Posts tagged Christopher Jabara
June 16, 1889: Deacon Raphael Hawaweeny was ordained to the priesthood by Bishop Sylvester, rector of the Kiev Theological Academy. Deacon Raphael had come to the Kiev school a year earlier, and the plan was for him to study there and then return to Syria, where he would become the Russian-language secretary for the Patriarch of Antioch. Toward the end of the 1888-89 school year, however, the Patriarch appointed Deacon Raphael to be head of the Antiochian metochion (embassy church) in Moscow. The previous head of the metochion was Fr. Christopher Jabara, who had worn out his welcome because of his heretical theological views. And speaking of Jabara…
June 11, 1893: Fr. Christopher Jabara dedicated a chapel for the Syrians in New York City. After being ousted from his position in Moscow, Jabara falls off the radar for a few years before turning up in New York, on his way to the World’s Fair in Chicago. For the past year or so, the Arab Orthodox of New York had been attending the city’s new Greek church, and they were excited to see a priest who spoke their own language. They quickly established a chapel, and two Russian priests from visiting warships joined Jabara in the dedication. (Click here to read more about the chapel.)
Unfortunately, the chapel didn’t last long. At the “Parliament of Religions” held at the World’s Fair, Jabara promoted his idiosyncratic theology, arguing that Orthodoxy should abandon the doctrine of the Holy Trinity and unite with Islam. That pretty much killed any chance Jabara had of an Orthodox ministry in America, and the New York chapel seems to have died out. But two years later, the man who replaced Jabara at the Antiochian metochion in Moscow — Fr. Raphael Hawaweeny — himself arrived in America, inaugurating a 20-year ministry to the Arab Orthodox in the New World.
If you want to learn more about Fr. Christopher Jabara, check out this article from 2009.
June 17, 1893: Bishop Nicholas Ziorov blessed the Russian pavilion at the Chicago World’s Fair. The Fair was a tremendous event, and it had a lot of interesting Orthodox features.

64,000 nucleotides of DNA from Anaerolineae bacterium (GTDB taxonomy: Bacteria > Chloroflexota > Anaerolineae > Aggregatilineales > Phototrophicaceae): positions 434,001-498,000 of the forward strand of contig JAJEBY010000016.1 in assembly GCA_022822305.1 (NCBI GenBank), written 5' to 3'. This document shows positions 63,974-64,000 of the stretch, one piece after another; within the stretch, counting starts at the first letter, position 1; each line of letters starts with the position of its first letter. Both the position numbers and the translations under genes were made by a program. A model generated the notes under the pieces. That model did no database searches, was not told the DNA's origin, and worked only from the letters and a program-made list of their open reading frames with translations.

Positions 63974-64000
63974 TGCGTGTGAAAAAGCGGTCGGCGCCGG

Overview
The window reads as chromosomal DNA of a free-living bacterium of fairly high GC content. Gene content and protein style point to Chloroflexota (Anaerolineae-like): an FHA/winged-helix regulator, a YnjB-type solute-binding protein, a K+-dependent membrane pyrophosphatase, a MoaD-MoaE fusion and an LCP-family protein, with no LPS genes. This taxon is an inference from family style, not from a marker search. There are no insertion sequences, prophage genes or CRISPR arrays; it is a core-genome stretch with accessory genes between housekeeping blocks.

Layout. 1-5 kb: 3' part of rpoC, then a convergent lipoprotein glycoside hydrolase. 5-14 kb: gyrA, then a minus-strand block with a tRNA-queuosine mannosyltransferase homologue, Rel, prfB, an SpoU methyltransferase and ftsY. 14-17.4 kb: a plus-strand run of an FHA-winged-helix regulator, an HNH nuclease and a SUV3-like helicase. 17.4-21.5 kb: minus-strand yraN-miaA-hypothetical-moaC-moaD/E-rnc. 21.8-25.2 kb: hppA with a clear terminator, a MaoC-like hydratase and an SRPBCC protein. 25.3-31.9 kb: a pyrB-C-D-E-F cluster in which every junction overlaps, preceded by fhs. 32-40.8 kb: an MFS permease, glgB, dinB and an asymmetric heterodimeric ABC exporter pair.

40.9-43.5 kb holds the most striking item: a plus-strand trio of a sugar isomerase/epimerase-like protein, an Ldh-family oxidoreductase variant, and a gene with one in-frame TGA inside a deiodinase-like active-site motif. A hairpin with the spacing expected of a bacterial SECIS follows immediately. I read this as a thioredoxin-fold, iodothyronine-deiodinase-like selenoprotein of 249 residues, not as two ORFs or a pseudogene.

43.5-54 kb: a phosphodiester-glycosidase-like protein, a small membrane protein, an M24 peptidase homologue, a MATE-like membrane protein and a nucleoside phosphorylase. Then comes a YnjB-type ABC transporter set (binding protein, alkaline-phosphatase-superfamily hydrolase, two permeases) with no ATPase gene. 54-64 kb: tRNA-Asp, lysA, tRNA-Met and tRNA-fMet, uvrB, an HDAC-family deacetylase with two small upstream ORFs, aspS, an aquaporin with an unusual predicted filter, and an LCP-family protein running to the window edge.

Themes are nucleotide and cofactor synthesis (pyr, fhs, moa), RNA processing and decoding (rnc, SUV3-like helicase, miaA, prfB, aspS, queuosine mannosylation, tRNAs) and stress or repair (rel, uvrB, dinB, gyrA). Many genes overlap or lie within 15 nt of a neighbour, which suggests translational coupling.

June 11, 1983: Archbishop Nikon de Greve died. He was born in the Russian Empire in 1895 and served in the White Army during the Russian Civil War. Eventually, he ended up in Paris, where he studied at the famed St. Sergius Institute and became a hieromonk. He was serving at the Russian cathedral in Paris when the Nazi army took over the city during World War II, and when Archbishop Alexander Nemolovsky (by then the Archbishop of Brussels) was arrested by the Nazis, Nikon went to Brussels and administered the diocese in Alexander’s stead.
Nikon was consecrated a bishop for Belgium in 1946, and the next year, he sailed for America. He served as bishop of Philadelphia and later Toronto until 1959, when he became primate of the Church of Japan. After four years in Japan, Nikon returned to America. By this point, he was nearly seventy. He took the title “Archbishop of Brooklyn,” but wasn’t given a diocese to oversee. He died at the age of 88, and is buried at St. Tikhon’s Monastery.
June 12, 1995: Bishop Gerasimos Papadopoulos (Greek Archdiocese) died. Some have suggested that Bishop Gerasimos may be worthy of canonization.
June 17, 2007: Archbishop Kyrill Yonchev, longtime head of the Bulgarian Diocese of the OCA, died. Fr. Andrew Damick wrote about Archbishop Kyrill and his diocese a few years ago.
June 12, 2009: The Pan-Orthodox Conference at Chambesy, Switzerland, concluded. This meeting set the stage for Assemblies of Bishops to be created throughout the so-called diaspora, including North America.